Stella McCartney Releases a New Batch Of Adidas Shoes And How Fabric Is Taking On A New Role
The bio-degradable sneaker that everyone needs to buy.
Stella McCartney’s x Adidas UltraBoost just released a whole new sneaker in collaboration with Parley (for the oceans) and is proving that innovation in fabric and high performance athletic gear is possible.
The release of the Stella McCartney’s UltraBoost featuring Parley’s recyclable material from the ocean has the sneaker world and ocean lovers in awe. As one of the first collaborations of its kind, the sleek new UltraBoost is proving that innovation in fabric, high performance athletic gear and eco friendly footwear is becoming a trend. The UltraBoost are made from yarn spun from reclaimed and recycled ocean waste and the adaptive iconic Adidas Primeknit upper gives the wearer strategic support with the flexible front part that allows the foot to take its own form of comfortable based on its shape. Not to mention, the female-specific free-floating arch- design hugs your foot, letting you move and flex naturally.
This type of footwear is the latest to embrace green manufactured material that is not made from over-processed and over-developed synthetic materials. In fact, alternative material and fabrics in the garment and footwear industry have been trending as sustainability becomes an action rather than a talked about concept. Small production companies who specialise in using technology, graphic design and recyclable fabrics are popping up around the world to promote a more environmentally friendly manufacturing environment. For example, family-owned and Brooklyn based company Eskayel sources local materials to produce custom fabrics for drapes and wall upholstery. Epson Printing has also rose to the forefront after years of being an afterthought for printing. New technologies (re: 3D machines) from Epson are allowing designers to push the boundaries of color and quality while simultaneously giving creative teams incredible versatility and productivity. If you want something a specific color in a specific design, it’s possible and you don’t have to produce a large quantity of it for it to be affordable, which is the problem with brands over producing fabric they will never be able to use in total. With the market for worldwide digital textile printing expected to grow annually at almost 25 percent, there will be more new materials on the retail market, and things like cotton or polyester will be a thing of the past.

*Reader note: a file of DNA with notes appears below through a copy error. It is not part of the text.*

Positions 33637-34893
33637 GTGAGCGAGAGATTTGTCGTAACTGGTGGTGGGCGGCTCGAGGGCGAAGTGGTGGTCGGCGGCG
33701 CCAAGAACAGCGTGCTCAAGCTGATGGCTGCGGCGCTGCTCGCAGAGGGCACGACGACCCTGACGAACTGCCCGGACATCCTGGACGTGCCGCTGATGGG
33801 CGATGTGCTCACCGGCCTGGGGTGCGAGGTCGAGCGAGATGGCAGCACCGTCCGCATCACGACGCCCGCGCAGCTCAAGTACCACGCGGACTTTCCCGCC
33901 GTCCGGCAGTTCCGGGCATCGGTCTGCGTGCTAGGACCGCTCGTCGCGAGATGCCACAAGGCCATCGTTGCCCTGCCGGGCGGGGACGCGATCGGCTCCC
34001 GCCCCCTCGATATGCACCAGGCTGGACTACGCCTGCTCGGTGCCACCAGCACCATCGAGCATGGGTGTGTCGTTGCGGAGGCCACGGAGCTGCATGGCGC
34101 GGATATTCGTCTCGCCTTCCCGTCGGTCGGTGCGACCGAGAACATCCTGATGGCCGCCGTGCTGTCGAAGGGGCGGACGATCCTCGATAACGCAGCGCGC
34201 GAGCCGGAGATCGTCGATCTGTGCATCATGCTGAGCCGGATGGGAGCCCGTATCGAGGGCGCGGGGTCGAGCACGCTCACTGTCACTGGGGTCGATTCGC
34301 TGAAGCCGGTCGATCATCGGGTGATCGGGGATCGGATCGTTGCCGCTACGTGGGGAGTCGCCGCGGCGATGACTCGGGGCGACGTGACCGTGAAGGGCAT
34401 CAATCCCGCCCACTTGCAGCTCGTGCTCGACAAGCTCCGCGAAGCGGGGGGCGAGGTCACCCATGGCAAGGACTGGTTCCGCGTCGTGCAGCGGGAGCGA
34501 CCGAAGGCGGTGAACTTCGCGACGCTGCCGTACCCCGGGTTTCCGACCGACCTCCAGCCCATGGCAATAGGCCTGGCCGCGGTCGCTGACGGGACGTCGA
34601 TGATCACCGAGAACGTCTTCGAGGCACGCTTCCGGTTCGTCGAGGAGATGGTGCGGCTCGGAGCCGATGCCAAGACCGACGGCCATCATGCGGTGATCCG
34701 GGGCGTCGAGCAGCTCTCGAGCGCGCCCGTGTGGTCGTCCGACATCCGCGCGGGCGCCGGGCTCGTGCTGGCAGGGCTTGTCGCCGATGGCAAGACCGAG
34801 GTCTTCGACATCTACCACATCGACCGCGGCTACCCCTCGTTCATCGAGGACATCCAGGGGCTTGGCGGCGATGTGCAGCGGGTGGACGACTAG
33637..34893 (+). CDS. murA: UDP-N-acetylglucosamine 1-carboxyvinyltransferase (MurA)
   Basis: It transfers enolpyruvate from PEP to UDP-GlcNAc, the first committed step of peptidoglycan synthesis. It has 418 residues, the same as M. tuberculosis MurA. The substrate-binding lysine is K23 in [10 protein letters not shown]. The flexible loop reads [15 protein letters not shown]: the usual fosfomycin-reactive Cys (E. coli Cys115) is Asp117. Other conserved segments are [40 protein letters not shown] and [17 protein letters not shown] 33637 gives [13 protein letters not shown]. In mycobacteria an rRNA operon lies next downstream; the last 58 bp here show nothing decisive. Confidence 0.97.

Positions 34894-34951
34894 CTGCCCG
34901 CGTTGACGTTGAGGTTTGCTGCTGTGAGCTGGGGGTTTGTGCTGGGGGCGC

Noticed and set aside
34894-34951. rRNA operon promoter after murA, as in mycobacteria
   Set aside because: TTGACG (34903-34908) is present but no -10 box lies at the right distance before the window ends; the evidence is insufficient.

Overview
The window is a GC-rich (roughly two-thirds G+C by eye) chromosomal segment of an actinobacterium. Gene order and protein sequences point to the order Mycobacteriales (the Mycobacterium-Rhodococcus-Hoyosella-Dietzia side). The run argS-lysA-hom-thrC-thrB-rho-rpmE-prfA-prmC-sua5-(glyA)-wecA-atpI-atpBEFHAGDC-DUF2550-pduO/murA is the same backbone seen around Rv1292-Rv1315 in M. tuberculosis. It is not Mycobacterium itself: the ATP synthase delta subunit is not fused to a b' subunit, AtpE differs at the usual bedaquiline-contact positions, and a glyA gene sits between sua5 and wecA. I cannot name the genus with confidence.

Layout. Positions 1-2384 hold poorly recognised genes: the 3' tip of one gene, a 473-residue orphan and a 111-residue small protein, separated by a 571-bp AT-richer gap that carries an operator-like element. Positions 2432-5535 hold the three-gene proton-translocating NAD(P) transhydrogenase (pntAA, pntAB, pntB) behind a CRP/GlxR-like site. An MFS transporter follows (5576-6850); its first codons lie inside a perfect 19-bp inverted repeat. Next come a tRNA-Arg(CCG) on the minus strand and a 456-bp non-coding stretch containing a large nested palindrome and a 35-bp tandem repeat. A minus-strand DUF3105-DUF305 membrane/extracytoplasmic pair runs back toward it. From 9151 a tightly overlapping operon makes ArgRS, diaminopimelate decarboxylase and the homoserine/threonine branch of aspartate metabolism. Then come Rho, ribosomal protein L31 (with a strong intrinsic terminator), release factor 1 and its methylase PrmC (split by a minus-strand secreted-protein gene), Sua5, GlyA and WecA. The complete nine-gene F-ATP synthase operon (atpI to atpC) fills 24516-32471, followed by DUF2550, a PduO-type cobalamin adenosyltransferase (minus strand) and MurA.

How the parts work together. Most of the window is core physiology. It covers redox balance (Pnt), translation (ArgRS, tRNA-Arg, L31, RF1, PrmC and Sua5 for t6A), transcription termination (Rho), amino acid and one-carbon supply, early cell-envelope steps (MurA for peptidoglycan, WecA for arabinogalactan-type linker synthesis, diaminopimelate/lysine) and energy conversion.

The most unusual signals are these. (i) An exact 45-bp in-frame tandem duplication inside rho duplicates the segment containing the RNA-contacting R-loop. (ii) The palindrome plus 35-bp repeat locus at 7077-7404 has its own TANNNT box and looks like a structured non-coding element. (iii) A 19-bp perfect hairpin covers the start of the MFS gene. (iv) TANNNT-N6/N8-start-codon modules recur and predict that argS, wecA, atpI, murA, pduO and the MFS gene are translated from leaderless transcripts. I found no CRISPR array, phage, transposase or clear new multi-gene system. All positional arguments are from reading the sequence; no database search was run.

In essence, this means that sneakers and other historically hard to breakdown apparel will not pose such a threat to the environment when it comes to burning waste. Burnt rubber is toxic, however, when you burn or decompose apparel made from natural fabrics, it doesn’t pose such a threat to the environment or to human health. As technology continues to push the boundaries in manufacturing, all facets of apparel and its related lifecycle should be examined, including what happens after the item no longer holds a place in the consumer’s wardrobe. That’s why products like the Adidas UltraBoost x Stella McCartney may look pretty, but when the sneaker starts to fall apart after each wear and it’s time to decompose, they will literally breakdown and not be as harmful to the environment as traditional rubber has been.